“SCP had a tiny budget and not much time, so it would seem inevitable that they might have made mistakes but without their work, UU, WLBC and the developers wouldn’t have looked at their calculations and designs again and improved them, hopefully making it less likely that Burscough residents will suffer an increase in sewer flooding because of YTF.

“As UU is a for profit firm, with no duty of impartiality and SCP was employed by BCP who, like WLBC, has a duty in law to act in a fair, reasonable way, including considering all the evidence; please would you clarify which conclusions in the SCP report (Drainage assessment Review0001) WLBC disagrees with and why?

“I don’t have the luxury of being able to read another independent SCP report into the problems with Burscough’s surface water system because BCP don’t have the money to spend on consultants to check every scheme which is likely to cause flooding. This is why I am asking, what I believe are relatively simple questions and have been doing so for three months, yet despite its earlier mistake WLBC seem unwilling to provide straightforward unambiguous answers.

“Because the YTF development will increase the annual water flow into one or both of the watercourses that flow across YTF and under Higgins Lane by increasing the flows at Greenfield runoff rate whenever it rains and these two watercourses combine and feed into the Crabtree Lane area, which already floods widely and has done so in three of the past five years, please can I see the calculations, results of modelling exercises undertaken, or any evidence WLBC have that this change will not making flooding in Burscough worse? And if WLBC don’t have any evidence, please can I have an explanation why WLBC believe increasing the annual flow into the flood prone watercourses upstream of Crabtree Lane won’t increase the frequency and/or severity of flooding experienced by the unfortunate residents of the Truscott estate and Crabtree Lane?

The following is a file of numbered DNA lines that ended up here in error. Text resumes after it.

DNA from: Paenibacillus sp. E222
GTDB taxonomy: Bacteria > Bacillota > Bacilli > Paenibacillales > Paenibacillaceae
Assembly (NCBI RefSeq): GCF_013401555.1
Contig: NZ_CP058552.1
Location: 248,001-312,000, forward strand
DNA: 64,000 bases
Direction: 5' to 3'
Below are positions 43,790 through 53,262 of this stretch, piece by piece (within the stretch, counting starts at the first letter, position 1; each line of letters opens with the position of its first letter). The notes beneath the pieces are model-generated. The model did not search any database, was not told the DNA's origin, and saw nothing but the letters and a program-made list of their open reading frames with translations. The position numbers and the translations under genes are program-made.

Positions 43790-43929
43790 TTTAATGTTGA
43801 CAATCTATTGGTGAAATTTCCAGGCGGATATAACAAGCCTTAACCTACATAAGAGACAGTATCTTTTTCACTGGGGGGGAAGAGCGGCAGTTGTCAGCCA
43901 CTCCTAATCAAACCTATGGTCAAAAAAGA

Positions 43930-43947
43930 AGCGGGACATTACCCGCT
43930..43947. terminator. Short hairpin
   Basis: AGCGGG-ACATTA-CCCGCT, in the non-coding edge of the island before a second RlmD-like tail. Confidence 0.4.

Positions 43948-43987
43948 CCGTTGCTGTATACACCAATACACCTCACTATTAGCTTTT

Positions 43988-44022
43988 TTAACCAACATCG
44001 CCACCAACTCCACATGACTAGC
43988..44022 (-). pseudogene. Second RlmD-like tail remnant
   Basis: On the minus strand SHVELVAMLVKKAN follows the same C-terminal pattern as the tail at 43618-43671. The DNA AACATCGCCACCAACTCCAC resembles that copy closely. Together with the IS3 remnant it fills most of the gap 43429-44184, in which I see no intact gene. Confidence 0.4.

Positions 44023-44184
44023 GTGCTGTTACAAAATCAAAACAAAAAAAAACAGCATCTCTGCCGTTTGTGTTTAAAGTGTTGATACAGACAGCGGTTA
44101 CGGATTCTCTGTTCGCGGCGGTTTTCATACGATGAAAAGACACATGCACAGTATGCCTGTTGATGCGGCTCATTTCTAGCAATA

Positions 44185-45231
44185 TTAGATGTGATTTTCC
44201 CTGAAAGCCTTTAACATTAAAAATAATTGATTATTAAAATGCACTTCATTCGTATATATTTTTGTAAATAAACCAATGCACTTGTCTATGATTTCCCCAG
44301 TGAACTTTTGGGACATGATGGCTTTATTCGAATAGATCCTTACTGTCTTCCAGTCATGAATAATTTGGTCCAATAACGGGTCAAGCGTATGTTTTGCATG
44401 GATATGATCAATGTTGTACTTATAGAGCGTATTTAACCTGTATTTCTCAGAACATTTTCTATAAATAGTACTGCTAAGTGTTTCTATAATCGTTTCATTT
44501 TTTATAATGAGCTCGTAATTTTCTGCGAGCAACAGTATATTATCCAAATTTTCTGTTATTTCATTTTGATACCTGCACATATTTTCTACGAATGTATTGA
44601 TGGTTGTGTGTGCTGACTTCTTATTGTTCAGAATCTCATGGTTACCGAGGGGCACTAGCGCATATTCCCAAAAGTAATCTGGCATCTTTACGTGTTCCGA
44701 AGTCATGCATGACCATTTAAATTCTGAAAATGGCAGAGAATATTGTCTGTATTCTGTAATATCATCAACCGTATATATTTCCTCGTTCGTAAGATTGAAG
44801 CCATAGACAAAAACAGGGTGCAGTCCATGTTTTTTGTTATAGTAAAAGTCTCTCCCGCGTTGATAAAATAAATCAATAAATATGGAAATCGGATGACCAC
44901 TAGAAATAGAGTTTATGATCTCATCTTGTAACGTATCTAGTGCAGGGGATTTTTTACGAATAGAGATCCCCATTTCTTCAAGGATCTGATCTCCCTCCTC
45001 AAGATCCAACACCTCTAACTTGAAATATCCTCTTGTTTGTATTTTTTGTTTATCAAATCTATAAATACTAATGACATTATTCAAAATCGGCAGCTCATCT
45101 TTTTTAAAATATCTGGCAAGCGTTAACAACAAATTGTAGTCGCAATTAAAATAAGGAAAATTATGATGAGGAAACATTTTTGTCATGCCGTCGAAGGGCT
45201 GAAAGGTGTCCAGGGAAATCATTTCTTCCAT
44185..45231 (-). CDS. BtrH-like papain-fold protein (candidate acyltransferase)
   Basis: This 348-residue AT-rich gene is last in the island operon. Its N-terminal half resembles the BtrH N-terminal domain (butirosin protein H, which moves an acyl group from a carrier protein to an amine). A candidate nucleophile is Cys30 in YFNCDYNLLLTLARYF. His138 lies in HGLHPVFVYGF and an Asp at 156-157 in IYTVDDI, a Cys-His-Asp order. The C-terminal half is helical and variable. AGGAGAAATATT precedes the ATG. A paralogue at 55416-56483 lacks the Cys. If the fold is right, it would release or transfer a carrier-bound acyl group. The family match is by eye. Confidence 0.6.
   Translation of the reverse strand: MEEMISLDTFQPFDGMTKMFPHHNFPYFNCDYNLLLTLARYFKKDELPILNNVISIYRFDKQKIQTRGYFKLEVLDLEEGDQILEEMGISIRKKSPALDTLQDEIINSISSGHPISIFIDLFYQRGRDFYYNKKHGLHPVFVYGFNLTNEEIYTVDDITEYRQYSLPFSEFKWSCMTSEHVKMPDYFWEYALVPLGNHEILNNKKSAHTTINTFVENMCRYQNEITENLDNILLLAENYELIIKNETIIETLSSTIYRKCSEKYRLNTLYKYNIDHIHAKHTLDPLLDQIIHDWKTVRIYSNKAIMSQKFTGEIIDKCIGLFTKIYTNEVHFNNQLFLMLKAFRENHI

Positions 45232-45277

“It is clear that, despite surface water flooding in Burscough being highlighted as a severe local issue to WLBC since 2005, there is no mention of it as an issue in the Local Plan except in relation to avoiding additional surface water being discharged into the public sewerage system, this is confirmed by the planning inspectors final report which states that “The Council’s Infrastructure Delivery Plan identifies three potential sewerage capacity and water supply constraints affecting future development in the borough. These are: sewerage capacity problems at Burscough (New Lane) Waste Water Treatment Works [WWTW]; surface water flooding from the public sewers in Tarleton, Hesketh Bank and Banks; and poor or variable water pressure in Tarleton and Hesketh Bank.”